Vienna 2010: Protection of MSM – is it really possible?

Published: July 22, 2010

It is forbidden to talk about protection of men who have sex with men (MSM) above all bring it in the public domain, unless one is prepared to be beaten and called names. For Zambia a Christian nation, it is believed and viewed that people are supposed to live their lives like that of Jesus Christ, forsaking evil and embracing good at all time. This is to say that people are not supposed to be engaged in activities such as MSM or lesbianism. Bringing such a topic of protection of MSM and gays to Zambia would be suicidal to the initiator. One would be condemned to death. Many would rather the relationshiops happen in the dark rather than in the open to corrupt people‘s good morals.

No one championed the legalisation of homosexuality in Zambia because the practice is unchristian and alien to the nation. Homosexuality raised a serious debate among the Zambian just this year, 2010 conclusion of the Constitution Review Commission, all members refused to accept any clause that would support and protect the rights of gay people in the country. Works and Supply Minister Mike Mulongoti said the government could not embrace or support gay rights because of the country’s declaration as Christian nation.

“Zambia is declared a Christian nation and anything that is unChristian and alien to our society is deemed to be an abomination,” Mr. Mulongoti said.

People that support the protection of gay people are strongly condemned people in Zambia. Anyone supporting anything that was unChristian was so outrageous that no Zambian would want to associate with such a person. However no matter how one looks at the issue of men having sex with men, the practice is happening in Zambia, Christian as it may be called, in the dark, yet, nothing is and will happen to change what is on the ground.

Health Minister Kapembwa Simabo once said Zambia being a Christian nation should live according to the Biblical setting, not otherwise. He acknowledged gay practice was growing in Zambia but that it will never be recognised as a legal practice, despite it fuelling the spread of HIV and AIDS. The minister said it was important to teach people about HIV and AIDS in order to help reduce the further spread of the disease.

“The fight against HIV and AIDS requires all groups at risks to be involved and reached,” he said.

One wonders if MSM, gays and lesbians will really be engaged to join the fight against HIV AIDS in a Christian nation like Zambia. As this still remains a mystery, global health leaders called for the protection of the rights of MSM and other minority groups.

The 2010 AIDS Conference in Vienna explored the issue of MSM and how this group of people can be reached. Global health leaders spoke out on the interconnected crises of HIV and discrimination among gays. Leading figures in the global AIDS response meeting at the AIDS conference focused on rapidly increasing rates of HIV among gay men and other men who have sex with men (MSM).

Co-director of AIDS Free World Stephen Lewis said there is need to promote broad access to HIV prevention, treatment and care for MSM worldwide including Zambia, a Christina nation. It was agreed that strategies to reverse the stigma, discrimination, human rights abuses and lack of targeted services that are leading to rapidly increasing HIV infection rates among MSM should be in place.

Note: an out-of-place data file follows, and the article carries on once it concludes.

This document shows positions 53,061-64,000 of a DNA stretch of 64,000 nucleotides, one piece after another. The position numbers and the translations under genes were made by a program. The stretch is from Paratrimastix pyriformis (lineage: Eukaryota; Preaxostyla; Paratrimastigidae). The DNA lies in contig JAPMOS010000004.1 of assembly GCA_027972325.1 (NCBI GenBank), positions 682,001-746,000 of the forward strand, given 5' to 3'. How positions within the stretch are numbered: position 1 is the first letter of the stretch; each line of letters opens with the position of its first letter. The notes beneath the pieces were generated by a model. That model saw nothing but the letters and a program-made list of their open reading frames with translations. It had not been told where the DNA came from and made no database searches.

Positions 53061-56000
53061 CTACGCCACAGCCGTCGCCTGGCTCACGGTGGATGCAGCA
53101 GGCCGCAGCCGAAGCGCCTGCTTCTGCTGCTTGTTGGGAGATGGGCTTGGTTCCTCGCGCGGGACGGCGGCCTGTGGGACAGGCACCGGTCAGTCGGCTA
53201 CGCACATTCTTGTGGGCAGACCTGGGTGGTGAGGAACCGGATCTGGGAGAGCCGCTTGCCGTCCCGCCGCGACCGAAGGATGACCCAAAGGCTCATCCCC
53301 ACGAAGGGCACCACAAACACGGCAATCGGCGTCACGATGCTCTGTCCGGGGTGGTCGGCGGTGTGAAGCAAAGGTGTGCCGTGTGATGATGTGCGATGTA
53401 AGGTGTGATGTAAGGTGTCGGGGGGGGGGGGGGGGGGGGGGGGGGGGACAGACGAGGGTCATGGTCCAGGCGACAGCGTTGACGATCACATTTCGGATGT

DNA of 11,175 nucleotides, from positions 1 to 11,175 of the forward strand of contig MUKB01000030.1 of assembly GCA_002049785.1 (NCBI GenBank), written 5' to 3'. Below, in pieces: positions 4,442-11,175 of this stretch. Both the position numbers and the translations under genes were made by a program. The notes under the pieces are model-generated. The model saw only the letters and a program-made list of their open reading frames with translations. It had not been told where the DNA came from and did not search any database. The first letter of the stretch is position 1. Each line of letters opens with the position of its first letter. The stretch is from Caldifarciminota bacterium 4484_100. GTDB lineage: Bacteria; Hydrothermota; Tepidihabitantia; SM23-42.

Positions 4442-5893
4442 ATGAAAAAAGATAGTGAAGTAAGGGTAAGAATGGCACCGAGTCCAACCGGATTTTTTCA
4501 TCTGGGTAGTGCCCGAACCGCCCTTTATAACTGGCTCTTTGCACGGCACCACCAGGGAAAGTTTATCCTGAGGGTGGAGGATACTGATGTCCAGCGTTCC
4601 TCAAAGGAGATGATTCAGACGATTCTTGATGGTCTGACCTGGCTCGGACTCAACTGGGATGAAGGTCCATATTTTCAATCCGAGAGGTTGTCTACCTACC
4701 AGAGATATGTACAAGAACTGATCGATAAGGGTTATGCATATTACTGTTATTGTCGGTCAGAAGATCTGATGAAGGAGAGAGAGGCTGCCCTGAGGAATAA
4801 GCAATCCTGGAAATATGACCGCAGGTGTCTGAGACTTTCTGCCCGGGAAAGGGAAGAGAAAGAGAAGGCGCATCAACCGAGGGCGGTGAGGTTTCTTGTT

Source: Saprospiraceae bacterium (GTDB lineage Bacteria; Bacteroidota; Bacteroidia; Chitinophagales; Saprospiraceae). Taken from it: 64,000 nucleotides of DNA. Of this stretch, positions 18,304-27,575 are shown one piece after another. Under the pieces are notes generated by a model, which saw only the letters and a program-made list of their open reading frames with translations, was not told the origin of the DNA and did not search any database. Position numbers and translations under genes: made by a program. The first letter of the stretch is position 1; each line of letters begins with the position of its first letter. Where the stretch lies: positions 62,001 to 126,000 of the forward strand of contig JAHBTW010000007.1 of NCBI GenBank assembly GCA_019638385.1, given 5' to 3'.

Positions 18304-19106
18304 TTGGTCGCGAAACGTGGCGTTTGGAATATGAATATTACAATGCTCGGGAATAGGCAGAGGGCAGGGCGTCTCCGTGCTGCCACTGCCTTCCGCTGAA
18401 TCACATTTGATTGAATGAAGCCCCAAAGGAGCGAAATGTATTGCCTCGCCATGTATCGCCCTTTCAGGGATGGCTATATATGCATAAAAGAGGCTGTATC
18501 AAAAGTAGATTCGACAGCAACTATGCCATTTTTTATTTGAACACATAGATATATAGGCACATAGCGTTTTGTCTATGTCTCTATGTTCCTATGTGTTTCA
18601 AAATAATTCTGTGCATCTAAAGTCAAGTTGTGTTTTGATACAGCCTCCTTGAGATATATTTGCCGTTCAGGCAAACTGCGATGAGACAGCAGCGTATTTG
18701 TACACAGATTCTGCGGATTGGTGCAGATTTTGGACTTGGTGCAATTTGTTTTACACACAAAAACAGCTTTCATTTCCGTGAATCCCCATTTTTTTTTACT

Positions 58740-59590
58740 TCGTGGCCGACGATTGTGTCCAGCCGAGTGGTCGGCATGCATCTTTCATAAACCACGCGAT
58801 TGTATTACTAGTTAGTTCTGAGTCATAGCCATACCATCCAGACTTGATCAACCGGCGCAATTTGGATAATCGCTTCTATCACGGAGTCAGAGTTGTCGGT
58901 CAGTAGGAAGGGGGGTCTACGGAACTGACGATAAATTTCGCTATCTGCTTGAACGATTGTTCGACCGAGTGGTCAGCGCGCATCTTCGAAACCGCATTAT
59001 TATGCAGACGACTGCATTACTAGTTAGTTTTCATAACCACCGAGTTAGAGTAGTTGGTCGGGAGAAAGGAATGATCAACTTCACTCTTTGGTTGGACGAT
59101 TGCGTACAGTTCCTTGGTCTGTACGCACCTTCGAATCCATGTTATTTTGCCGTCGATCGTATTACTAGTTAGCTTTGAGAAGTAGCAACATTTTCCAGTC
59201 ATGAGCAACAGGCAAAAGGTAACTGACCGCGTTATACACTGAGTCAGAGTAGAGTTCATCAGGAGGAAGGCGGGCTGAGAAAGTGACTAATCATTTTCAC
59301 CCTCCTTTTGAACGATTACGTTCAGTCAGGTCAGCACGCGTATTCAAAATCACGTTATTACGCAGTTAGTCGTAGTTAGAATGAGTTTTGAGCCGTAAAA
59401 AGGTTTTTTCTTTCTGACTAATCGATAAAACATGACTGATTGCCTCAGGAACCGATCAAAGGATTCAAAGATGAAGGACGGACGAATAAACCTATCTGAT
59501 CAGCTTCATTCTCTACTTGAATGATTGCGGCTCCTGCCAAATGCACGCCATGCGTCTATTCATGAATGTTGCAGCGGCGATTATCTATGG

The impact of the epidemic on MSM worldwide was documented and analyzed as part of a highly successful day-long symposium, "BE HEARD," hosted by the Global Forum on MSM & HIV.

“HIV among MSM is no longer viewed as either a small or isolated problem, but rather as a major driver of the global epidemic," said Elly Katabira, President-elect of the International AIDS Society. "MSM in low- and middle-income countries are 19 times more likely to be infected with HIV than the general population, yet only one in five has access to the HIV prevention, care and treatment services they need.”

Mr Katabira said discrimination against MSM is not limited to any one area of the world, and the failure to respect the human rights of MSM and to integrate MSM communities into evidence-based HIV prevention efforts is a driver of the epidemic in every global region. He said in many parts of the world, MSM are the group most impacted by HIV. Even where the epidemic is predominantly heterosexual, however, MSM bear a large but often overlooked share of the HIV burden.

The recently unveiled Strategic Plan of the IAS calls for the scale up HIV prevention for men who have sex with men, removal of laws criminalising homosexuality and advocacy to ensure that governments and bodies such as National AIDS Commissions fund and provide HIV-related services for MSM.

"When MSM are involved in AIDS responses, HIV rates decline," said George Ayala, Executive Officer of the Global Forum on MSM and HIV (MSMGF). "When MSM are ignored or stigmatised, HIV transmission in MSM communities increases. Dr respecting the human rights of MSM is not only the right and just thing to do – it is also an essential piece of good public health policy that can significantly reduce the size and impact of this epidemic.

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